Death toll tops 50 as clashes continue in Yemen

SANAA, Yemen — The Yemeni capital was rocked by violence Monday for a second straight day as government forces clashed with demonstrators and defected soldiers, leaving at least 25 people dead.

That raised the death toll to more than 50 in one of the worst spates of violence since demonstrations against President Ali Abdullah Saleh's 33-year rule began nearly eight months ago.

Monday's clashes began as demonstrators attempted to extend their protest camp into government-controlled territory. Witnesses said that demonstrators were then targeted by repeated sniper fire, which also struck numerous bystanders.

The sniper fire sparked a series of clashes between pro-government forces, including plainclothes gunmen, and troops under the command of Brig. Gen. Ali Mohsen, a former Saleh ally who defected to the side of demonstrators in March.

The area surrounding the centrally located neighborhood where clashes began remained a virtual war zone, reportedly leaving numerous civilians trapped in the middle of the fighting. The sounds of shooting and rocket fire echoed through the capital, while Sanaa's international airport was temporarily shuttered for the first time since demonstrations began, although it later reopened.

The dead ranged from a 10-month-old infant, reportedly killed by a stray bullet, to defected soldiers and demonstrating youths. Some bodies were missing limbs, ripped apart by heavy weaponry.

Events in Sanaa rippled across the country as demonstrators rallied in support. Four people were reported killed in Taiz, Yemen's third-largest city, when government forces opened fire on a demonstration.

This latest outburst of violence has raised fears that the crisis in Yemen could rapidly spiral out of control. The nation has been adrift amid a protracted political stalemate, as Saleh and his loyalists continue to cling to power despite months of street protests and increasing international pressure.

Saleh, who traveled to Saudi Arabia for medical treatment after being seriously injured in an assassination attempt more than three months ago and has remained there ever since, has repeatedly backed away from signing an internationally-backed power transfer agreement negotiated by the six-nation Gulf Cooperation Council. Political talks have stalled, heightening fears of a power vacuum in the Arabian Peninsula nation, which is home to a powerful al Qaida faction.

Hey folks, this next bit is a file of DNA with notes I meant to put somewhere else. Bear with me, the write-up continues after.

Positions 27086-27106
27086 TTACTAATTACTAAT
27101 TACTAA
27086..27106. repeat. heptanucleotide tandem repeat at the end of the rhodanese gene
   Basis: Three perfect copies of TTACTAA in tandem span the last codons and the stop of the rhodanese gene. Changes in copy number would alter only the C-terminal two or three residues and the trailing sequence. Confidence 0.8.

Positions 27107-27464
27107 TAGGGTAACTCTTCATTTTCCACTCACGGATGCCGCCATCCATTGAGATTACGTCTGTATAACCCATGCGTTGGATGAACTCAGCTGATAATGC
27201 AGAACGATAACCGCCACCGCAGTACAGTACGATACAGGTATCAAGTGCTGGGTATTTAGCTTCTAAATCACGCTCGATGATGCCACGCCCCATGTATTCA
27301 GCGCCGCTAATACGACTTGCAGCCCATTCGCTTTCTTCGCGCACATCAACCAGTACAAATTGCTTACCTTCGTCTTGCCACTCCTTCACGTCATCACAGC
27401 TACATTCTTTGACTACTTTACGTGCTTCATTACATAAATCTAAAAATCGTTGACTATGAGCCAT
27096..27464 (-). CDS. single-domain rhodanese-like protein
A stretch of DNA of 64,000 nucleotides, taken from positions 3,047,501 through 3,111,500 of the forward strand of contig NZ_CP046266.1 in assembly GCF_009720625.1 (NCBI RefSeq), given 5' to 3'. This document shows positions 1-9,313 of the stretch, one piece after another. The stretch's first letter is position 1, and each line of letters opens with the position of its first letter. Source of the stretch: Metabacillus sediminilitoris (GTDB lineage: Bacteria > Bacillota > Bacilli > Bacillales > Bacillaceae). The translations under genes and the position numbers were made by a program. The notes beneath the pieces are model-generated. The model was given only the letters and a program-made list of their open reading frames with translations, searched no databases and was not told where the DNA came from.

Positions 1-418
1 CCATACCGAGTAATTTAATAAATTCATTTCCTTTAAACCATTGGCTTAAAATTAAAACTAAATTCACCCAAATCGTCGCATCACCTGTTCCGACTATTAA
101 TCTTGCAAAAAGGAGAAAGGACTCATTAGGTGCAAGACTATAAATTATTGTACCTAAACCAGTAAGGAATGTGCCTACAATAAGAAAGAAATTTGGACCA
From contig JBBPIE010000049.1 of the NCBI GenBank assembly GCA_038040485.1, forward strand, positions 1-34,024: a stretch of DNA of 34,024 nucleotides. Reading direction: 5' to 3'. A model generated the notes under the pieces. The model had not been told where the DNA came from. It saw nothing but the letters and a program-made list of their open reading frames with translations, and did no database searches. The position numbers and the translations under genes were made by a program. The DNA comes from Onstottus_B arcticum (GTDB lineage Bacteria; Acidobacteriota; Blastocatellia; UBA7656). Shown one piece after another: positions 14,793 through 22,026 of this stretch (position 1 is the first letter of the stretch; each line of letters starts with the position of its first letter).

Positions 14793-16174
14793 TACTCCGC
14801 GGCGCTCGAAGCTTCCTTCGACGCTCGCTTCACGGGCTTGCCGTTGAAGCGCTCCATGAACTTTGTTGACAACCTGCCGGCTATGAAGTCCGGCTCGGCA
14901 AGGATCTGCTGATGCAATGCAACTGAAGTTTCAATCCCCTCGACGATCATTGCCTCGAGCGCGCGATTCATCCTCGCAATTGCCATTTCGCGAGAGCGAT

The U.S. Embassy in Sanaa in a statement Monday condemned the violence and repeated support for a peaceful political transition. U.S. and other Western officials had hailed Saleh's decision last week to delegate negotiating authority to his vice president, and the statement expressed hope that an agreement could be signed soon.

"The United States continues to support a peaceful and orderly transition in Yemen, one which addresses the Yemeni people's aspirations for peace and security," the statement said. "We remain hopeful that an agreement will be reached that leads to the signing of the (Gulf Cooperation Council) initiative within one week."

Yemeni media reported that numerous diplomats, including United Nations envoy Jamal Benomar, met Monday with representatives of the ruling party. Some close observers echoed U.S. optimism, saying that Vice President Abdulrabbo Mansour al-Hadi's entrance into the negotiations offered an opening to reach a deal.

"The problem before was Saleh," said Abdulgani al-Iryani, a veteran political analyst. "But now that Saleh has delegated power to al-Hadi, for the first time we are looking at two sides who actually want to reach an agreement."

In the streets near the center of fighting, however, few were optimistic. Many repeated fears that the nation was on the brink of even greater violence and expressed anger at the international community, which they say has ignored the Yemeni people.

"We are being killed by the dozens and they just talk of dialogue and political crisis," said Faris al-Shamlani, speaking amid echoes of shelling and bullet fire. "Where is the United Nations? Where is America? Where is the Arab League?"

Many in Sanaa were struggling to comprehend the events of the past 48 hours. Aiding the wounded and grieving in the capital's field hospital, where many of the victims of Monday's attacks were being treated, Nadia Abdullah, an engineering student active in anti-government protests, was reeling from shock — but her hope for political change wasn't extinguished.

"It's all very difficult," she said, fighting back tears. "But revolution is always difficult."

(Baron is a McClatchy special correspondent.)


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